I’m now in the middle of my annual summer retreat to the LaHave Islands in Nova Scotia, Canada, and it’s no exaggeration to say I feel like a different person than the harried, exhausted woman who packed up and headed north on the highway three weeks ago.

I am sleeping better—my dreams are lucid and intriguing, with elaborate narrative plots that I enjoy following even if I lose the thread when I wake up.


I am writing again—going back to the manuscript of my memoir with fresh eyes and tightening, tweaking, reworking the introduction over and over until (I think) I get it right.

I am reading for pleasure—yes, you heard right! After a long school year in which, as a professor of literature and media studies, I could read only to prep classes, I am indulging in the guilty pleasure of reading mystery novels—Donna Leon’s Brunetti series, with their wonderful descriptions of Venice and Italian food.

I am spending long hours walking the empty beaches and cliffside trails, drinking in the natural beauty and letting the soothing sound of the waves banish all my worries and cares.

Gaff Point

I am enjoying adapting to the rhythm of my parents’ life, which takes me right back to my peaceful childhood, where each day was spent in a judicious measure of work, conversation, meal preparation and relaxed eating. My parents sit together at their lovely dining room table—here in Nova Scotia, with the dramatic view of the bay outside their windows, and the constant sound of the waves on the rocks in their ears—and eat three beautifully prepared and served meals a day, a routine few Americans still maintain.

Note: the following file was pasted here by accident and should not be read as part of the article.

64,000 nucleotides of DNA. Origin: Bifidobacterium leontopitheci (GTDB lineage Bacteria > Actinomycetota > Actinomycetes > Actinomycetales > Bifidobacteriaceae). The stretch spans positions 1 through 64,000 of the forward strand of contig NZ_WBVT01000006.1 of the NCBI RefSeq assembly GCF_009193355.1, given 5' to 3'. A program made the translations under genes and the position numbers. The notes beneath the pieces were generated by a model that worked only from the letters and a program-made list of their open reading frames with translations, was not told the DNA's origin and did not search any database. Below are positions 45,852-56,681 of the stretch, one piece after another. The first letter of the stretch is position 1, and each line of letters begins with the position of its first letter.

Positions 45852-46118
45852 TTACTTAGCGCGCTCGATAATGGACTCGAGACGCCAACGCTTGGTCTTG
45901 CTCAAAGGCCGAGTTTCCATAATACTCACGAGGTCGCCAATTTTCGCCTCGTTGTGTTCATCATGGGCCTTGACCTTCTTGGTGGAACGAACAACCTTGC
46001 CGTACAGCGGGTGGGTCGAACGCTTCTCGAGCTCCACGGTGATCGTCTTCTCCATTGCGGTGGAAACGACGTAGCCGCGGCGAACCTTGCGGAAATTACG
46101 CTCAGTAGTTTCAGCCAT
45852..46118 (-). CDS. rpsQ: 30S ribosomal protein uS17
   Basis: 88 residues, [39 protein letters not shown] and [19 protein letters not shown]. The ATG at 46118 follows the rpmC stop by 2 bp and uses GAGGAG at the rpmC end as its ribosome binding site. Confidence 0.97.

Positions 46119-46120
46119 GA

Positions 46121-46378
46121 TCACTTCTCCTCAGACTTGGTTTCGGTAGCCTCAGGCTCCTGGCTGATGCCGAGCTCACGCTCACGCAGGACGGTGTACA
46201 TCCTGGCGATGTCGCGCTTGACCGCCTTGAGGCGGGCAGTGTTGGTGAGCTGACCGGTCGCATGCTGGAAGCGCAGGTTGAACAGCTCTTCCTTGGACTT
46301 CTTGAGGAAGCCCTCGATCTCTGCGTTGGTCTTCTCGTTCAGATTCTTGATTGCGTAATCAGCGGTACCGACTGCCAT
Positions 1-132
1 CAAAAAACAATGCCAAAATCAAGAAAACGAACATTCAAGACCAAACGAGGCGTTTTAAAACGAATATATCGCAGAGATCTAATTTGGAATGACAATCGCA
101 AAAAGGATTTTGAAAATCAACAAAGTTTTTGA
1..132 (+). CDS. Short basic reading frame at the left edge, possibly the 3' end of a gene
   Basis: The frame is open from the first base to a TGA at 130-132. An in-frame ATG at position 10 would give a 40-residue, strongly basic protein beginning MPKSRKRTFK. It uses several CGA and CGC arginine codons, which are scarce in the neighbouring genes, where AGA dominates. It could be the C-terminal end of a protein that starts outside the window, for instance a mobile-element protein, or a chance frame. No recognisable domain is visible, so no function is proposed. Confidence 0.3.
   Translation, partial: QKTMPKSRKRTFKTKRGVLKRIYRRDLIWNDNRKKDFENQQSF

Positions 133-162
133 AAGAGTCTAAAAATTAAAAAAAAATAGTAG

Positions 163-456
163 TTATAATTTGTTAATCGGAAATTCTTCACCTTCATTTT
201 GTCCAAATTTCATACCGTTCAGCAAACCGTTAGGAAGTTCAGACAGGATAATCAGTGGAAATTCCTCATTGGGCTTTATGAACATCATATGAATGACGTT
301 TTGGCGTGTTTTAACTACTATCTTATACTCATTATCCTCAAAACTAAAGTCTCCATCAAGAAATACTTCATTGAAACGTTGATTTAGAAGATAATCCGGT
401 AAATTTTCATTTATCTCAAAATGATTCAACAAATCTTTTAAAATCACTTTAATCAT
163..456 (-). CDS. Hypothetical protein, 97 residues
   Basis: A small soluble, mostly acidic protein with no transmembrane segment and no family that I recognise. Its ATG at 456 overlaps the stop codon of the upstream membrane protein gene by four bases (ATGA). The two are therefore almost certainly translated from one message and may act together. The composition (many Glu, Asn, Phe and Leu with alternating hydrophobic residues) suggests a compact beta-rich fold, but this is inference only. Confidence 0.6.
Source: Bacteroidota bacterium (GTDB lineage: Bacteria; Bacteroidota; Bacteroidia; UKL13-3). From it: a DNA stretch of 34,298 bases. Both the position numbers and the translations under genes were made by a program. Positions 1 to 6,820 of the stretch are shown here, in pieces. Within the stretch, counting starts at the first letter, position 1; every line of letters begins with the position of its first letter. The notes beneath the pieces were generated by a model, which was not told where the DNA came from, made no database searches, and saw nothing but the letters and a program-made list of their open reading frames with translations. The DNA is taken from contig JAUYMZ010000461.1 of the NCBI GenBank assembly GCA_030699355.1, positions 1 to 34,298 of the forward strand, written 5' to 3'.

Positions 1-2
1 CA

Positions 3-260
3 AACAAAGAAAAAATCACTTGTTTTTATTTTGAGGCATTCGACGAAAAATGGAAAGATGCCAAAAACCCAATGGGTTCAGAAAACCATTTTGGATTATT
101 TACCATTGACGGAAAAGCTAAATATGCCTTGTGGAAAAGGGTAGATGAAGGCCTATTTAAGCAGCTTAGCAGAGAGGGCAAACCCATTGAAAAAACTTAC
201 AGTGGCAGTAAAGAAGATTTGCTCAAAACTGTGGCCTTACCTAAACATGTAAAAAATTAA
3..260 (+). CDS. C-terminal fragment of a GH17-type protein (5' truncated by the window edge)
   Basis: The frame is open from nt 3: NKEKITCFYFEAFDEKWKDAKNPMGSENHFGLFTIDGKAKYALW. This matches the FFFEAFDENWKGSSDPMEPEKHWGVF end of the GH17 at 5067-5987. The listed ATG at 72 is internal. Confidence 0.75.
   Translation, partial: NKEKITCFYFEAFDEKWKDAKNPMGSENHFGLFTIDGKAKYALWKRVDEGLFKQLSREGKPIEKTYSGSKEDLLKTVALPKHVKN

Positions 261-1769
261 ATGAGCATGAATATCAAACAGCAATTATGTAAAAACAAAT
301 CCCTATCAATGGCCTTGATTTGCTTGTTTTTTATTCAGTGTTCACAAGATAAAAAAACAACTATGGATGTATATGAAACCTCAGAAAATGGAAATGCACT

frittataWhen I first arrived here three weeks ago, I thought this focus on meals took an awful lot of time and effort. But once I slowed down enough, I remembered something that my own grab-and-go existence had made me forget—just how worthwhile it is to take the time to prepare delicious meals, set a lovely table and eat in leisurely fashion, talking quietly over the day’s events. My entire body, aching and stressed when I arrived in Nova Scotia three weeks ago, is grateful.

Here on the island, where the most important questions are whether the tide is up or down and whether the fog is expected to blow out by lunchtime, life returns to its elemental rhythm, and it’s possible to feel how much is lost by the speed of our technology-dominated 21st century existence.

It’s possible to take a deep breath and remember that only 20 years ago, there was no Internet. There was no email. There were no cell phones, no smart phones, no texting. There were no digital music or video files, no VCRs or ipods, let alone streaming capabilities.

Remember what that was like? Everything moved a heck of a lot slower, that much is for sure. We wrote letters on paper and mailed them. We read books and big print newspapers that we had to schlep around with us in knapsacks. When we needed to look up a fact, we had to go to the library and look in the—get ready for it—card catalogue.

This was only twenty years ago, a mere flicker of time in the scale of human history. Imagine what a strain it is on our poor homo sapiens brains and bodies to keep up with the breakneck pace of modern digitized life, especially for those of us born and bred before the Great Digital Coming of the 1990s.

gorgeous NS copy

The brains of children born into this brave new technologized world are being wired differently. For many it is pure torture to slow down to ordinary time. Life without a screen and a wifi connection is unthinkable.

As we advance into the 21st century, I can see in my students the signs of smartphone addiction—the same nervousness and agitation, halfway through a 90-minute class, that smokers used to display in a previous generation. They have to get up and wander off to the bathroom as a pretext for checking in with the virtual world they crave.

I too get addicted during the course of the school year. I check email constantly and Facebook several times a day; I spend more time on the screen than I do out in the garden or walking in the woods or preparing meals and eating them with friends and family.